Blog contributed by Stephanie Grant
I get incredible joy from hosting Thanksgiving dinner. It starts with a spreadsheet filled with all the details for the day—from what to cook to what dish it’ll be served in.
Preparation for the day begins in early November. As the month moves closer to the big day, the planning intensifies, all to ensure that everything runs smoothly once I step into that kitchen on Thanksgiving morning.
If you’ve ever prepared Thanksgiving dinner, it rarely goes exactly as planned. But it’s all worth it once it’s time to tuck into a comforting, and perhaps heaping, plate of food surrounded by some of your favorite people.
In my family, the best part of the day isn’t the dinner, but dessert. There are many options you can have on your Thanksgiving table, but this holiday is synonymous with pies. And while many people, myself included, enjoy drinking a beer with dinner. This year, make sure you save room for pie and its complementary beer.
Pumpkin Pie with North Sky
Perhaps one of the most famous pies for this time of year, the love for pumpkin pie has transcended the crust and become something all on its own. The warming flavors of ground cinnamon, nutmeg, ginger, cloves, and allspice have become synonymous with fall.
Top this ubiquitous Thanksgiving dessert with a dollop of whipped cream, and then pair with North Sky, a smooth Belgian-inspired stout with light notes of fruit, sweetness, and roasty malt. The sweet, dense pie is a great complement to the roasted malt in North Sky, making the pairing similar to a pumpkin spice latte, but more balanced.
Sweet Potato Pie with Nocturna
While pumpkin pie gets all the fame and glory, in the South, you’ll likely see sweet potato pie on the table. And while they look similar and use some of the same ingredients (cinnamon and nutmeg), the texture and taste are completely different. Sweet potatoes are full of rich flavor, especially when roasted, and have an inherent sweetness that’s perfect for a dessert. In my house, we eat our sweet potato pie warm with a scoop of vanilla ice cream.
This year, I’m pairing my pie with Nocturna, a silky stout aged in bourbon barrels with vanilla bean. When paired with the sweet potato pie and ice cream, the vanilla notes in the beer sing before a delicious wave of chocolate and oak notes wash over your palate.
Bonus: Barrel & Bean is also spectacular with sweet potato pie. Together, the pairing is like an unexpected sweet potato bourbon cocktail.
Apple Pie with Allagash White
We can argue about what variety of apples are best (I’m a fan of Granny Smith), but we can all agree that apple pie is America’s favorite. The flaky crust, the kiss of cinnamon, and the ooey gooey filling turns even a gloomy fall day into something magical. Pairing America’s favorite pie with Allagash White, an award-winning Belgian-style wheat beer with notes of coriander and Curaçao orange peel, is the right thing to do.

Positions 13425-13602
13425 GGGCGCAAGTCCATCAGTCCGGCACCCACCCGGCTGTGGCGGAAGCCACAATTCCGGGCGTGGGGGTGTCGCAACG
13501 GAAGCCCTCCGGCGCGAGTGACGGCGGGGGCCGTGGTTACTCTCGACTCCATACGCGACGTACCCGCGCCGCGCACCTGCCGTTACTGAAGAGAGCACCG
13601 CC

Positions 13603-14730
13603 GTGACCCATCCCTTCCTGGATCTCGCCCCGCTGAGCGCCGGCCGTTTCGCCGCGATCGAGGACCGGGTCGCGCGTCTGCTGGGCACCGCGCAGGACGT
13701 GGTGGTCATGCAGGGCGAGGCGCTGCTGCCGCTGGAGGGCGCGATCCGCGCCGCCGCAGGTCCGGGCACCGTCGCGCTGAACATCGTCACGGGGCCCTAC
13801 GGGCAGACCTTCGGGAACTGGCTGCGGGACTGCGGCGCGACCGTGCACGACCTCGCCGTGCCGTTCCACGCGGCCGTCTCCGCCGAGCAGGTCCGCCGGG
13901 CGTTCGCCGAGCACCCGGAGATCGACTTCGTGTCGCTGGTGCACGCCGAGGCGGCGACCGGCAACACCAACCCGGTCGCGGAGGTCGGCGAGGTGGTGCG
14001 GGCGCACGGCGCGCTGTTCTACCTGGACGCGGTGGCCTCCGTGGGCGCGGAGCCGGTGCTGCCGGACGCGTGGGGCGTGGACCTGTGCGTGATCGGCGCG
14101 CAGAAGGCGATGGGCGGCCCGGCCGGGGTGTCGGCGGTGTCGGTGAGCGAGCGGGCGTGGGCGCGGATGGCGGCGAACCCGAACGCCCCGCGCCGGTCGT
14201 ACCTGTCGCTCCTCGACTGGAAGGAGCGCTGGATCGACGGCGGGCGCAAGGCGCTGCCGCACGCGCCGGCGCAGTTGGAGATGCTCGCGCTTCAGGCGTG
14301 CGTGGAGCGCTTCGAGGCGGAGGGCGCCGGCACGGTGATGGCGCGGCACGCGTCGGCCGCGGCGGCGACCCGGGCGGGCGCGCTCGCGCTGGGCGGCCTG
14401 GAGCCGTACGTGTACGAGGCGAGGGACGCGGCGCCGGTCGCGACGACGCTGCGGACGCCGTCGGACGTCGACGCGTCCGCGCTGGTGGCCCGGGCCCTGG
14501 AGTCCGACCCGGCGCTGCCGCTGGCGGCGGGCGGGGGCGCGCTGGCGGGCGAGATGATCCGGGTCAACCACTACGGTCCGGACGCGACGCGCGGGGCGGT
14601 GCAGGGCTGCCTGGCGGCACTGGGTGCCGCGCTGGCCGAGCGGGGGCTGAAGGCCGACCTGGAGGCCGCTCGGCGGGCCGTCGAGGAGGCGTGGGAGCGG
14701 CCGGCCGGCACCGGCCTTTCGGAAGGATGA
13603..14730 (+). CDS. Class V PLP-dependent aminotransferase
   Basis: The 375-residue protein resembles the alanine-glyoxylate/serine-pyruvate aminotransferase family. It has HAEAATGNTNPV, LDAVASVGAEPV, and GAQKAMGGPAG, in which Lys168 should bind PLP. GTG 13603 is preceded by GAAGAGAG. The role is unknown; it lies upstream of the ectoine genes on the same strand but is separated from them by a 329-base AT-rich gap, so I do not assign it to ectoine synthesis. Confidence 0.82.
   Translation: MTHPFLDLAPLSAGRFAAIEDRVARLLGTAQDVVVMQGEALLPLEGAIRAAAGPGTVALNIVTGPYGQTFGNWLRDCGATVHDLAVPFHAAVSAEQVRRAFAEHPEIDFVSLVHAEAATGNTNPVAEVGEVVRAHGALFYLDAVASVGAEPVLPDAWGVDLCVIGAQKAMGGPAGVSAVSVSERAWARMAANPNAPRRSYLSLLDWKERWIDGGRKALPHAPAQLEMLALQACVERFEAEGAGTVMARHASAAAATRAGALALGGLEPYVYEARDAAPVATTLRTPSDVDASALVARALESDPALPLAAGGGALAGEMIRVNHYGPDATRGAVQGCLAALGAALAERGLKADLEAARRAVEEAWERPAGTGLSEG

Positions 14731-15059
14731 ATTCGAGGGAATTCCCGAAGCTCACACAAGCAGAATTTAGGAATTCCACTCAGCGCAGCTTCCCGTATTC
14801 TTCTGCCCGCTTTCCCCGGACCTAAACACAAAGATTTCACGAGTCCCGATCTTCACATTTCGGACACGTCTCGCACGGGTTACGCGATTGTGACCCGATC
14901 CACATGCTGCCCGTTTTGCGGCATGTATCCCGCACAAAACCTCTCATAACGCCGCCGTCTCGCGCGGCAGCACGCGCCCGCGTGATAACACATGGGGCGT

Start by topping your apple pie with a mandatory scoop of vanilla ice cream, and then pour a glass of Allagash White. In this pairing, the pie brings out the delicate notes of coriander, elevating both the eating and drinking experience. Then the effervescence of the beer cleans the sweetness from your tongue, making it way too easy to go in for another bite.
Pecan Pie with Barrel & Bean
Pecan pie is another speciality of the south, combining sweet and salty into an unforgettable dessert. If a pecan pie is on your Thanksgiving table this year, pair it with Barrel & Bean, a Belgian-style golden ale aged in bourbon barrels for close to two months. The beer is then blended with cold-brewed coffee from Speckled Ax, a Maine coffee roaster. When paired with the pecan pie, the coffee notes in Barrel & Bean shine brightly and create a lovely symphony of flavors in your mouth.
While there are many rules on how to pair beer and dessert, I’ll leave you with three.
No matter which dessert is on your Thanksgiving table this year, make sure to pair it with a beer that perceives as sweet as your dessert to keep the flavors in balance. Don’t take pairings too seriously; it should be a fun experience. Imagine my surprise and delight when I discovered that Barrel & Bean paired so well with sweet potato and pecan pie—both highlighting different notes in the beer. And lastly, share your pairing adventures with someone you love.
Stephanie Grant is a beer journalist, content writer, storyteller, and content creator based in Atlanta (NEVER call it Hotlanta, please). You can find her writing in Good Beer Hunting, Atlanta Magazine, Craftbeer.com, The New Brewer, and across the interwebs. She was one of four recipients of the North American Guild of Beer Writers 2020 Diversity in Beer Writing Grant and recognized in Imbibe Magazine’s 75 People to Watch in 2021. You can also hear her interview people on Good Beer Hunting’s podcast.